Johnny Young of Port Royal is one of those rare people who knows what it’s like to save a life.
He was on routine duty as assistant chief of security at the Long Cove Club residential development on Hilton Head Island when one of the biggest moments of his life arrived with no warning.
He’s been working there for 33 years, but this involved only 90 seconds.
He was working the front gate, waving cars through, when someone wheeled up on a utility vehicle and said, “Mr. Johnny, come quick!”
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Young said this is what he saw next:
A man working nearby had been knocked flat from an electric shock. He was working for a tree-trimming company, helping unload mature trees that would replace some of the trees lost during Hurricane Matthew last fall. A backhoe lifting the trees from a flat-bed came in contact with an overhead power line, or came close enough to send a jolt down through the worker’s body, exiting through his foot. It resulted in cardiac arrest.
When the cry for help came, Chief Willie Rice told Young to grab the automated external defibrillator from the patrol car parked by the gate.
When Young got there, someone was pumping the man’s chest. Young applied the pads, the man’s body lurched straight up in the air, and when he came down his heart was beating.
When Young looked up, Hilton Head Island Fire & Rescue teams were there. They worked on the man as Young went back to work at the gate. The man he helped save was taken to Hilton Head Hospital and then to Augusta for treatment. Four or five days later, he and his wife called the Long Cove security gate to thank Young.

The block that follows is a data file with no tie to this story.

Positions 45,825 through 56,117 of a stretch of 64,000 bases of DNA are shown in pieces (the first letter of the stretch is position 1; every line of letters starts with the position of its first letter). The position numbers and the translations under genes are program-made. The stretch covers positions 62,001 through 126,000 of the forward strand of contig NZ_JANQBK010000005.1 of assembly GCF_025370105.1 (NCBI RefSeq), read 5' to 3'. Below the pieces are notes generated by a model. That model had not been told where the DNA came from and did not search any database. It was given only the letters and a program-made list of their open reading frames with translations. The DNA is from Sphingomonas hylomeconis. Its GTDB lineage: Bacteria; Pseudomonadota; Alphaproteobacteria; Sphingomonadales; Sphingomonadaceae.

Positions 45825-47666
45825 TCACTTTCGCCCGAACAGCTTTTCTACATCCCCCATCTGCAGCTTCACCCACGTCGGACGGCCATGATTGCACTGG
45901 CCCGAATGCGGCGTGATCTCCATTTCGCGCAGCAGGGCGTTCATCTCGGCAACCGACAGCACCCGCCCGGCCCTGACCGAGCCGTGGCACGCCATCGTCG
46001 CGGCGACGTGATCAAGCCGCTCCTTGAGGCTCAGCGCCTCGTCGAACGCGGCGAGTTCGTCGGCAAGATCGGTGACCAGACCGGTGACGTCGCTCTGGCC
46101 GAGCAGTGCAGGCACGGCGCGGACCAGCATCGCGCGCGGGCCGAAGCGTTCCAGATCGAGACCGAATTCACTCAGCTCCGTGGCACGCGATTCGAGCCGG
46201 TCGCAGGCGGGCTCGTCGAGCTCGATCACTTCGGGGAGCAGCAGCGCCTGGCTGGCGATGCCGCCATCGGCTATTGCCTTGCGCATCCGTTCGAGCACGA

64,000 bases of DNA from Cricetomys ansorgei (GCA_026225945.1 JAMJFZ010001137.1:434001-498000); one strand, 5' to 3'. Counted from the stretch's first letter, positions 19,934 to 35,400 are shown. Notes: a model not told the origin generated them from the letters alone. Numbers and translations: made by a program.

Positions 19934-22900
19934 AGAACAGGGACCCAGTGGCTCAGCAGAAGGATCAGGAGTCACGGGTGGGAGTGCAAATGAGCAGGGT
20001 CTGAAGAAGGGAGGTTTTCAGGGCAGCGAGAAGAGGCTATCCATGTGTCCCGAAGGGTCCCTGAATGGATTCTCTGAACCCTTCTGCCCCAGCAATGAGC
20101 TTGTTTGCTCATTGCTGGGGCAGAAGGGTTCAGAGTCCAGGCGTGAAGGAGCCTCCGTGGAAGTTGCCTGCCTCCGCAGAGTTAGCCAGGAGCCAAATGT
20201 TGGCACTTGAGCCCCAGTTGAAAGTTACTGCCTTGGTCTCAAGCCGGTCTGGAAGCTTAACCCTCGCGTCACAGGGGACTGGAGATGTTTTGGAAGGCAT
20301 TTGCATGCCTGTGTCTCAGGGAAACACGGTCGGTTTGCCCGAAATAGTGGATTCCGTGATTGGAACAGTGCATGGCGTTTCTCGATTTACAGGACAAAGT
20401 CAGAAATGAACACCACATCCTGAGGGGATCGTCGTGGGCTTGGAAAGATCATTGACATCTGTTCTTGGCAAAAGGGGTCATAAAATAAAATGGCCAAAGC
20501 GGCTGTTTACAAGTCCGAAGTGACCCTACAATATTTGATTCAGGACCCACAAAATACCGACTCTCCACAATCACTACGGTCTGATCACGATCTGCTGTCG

“I thought he was already gone,” Young told me later. “You felt the pain of everyone there. At that moment, all you wanted was for that man to live.”
Chief Rice said a lot of things had to work together for a life to be saved.
Long Cove has nine defibrillators on the property, and Young and others are trained by the American Red Cross to use them. But it was fortunate that the patrol car was right there, and that the incident happened so close to it.
“At the end of the day, the good Lord was working with all of us that day,” Rice said.
But he also said Young didn’t panic.
“It was a pressure situation, a do-or-die situation,” he said.
Hilton Head fire marshal Joheida Fister said the incident is a measure of the health of the community as a whole.
“In 2017, we have saved four of five witnessed ventricular fibrillation cardiac arrests,” she said. “Witnessed VF arrest is believed to be the most accurate barometer of the strength of a community’s chain-of-survival.”
Since 2010, that survival rate on Hilton Head is more than 40 percent.
In 2012, Hilton Head won the Heart Safe Community Award from the International Fire Chiefs Association for its out-of-hospital resuscitation efforts.
That depends in large part on people who are not health professionals.
On this day, it was a 58-year-old career security guard who knew what to do. He’s one of us. Young was reared in Port Royal by Horace and Lillie Mae Young. He went through Mossy Oaks Elementary and was in the class of 1976 at Beaufort High. His wife, Yvonne, works in the office at Port Royal Elementary School, and their daughter Diamond is a sophomore at Beaufort High.
“It left me thinking that I got trained to do something,” Young said. “I was trained to help someone live again. I wanted to do whatever I could do within my power to help him live again. It was one of the biggest moments in my life.”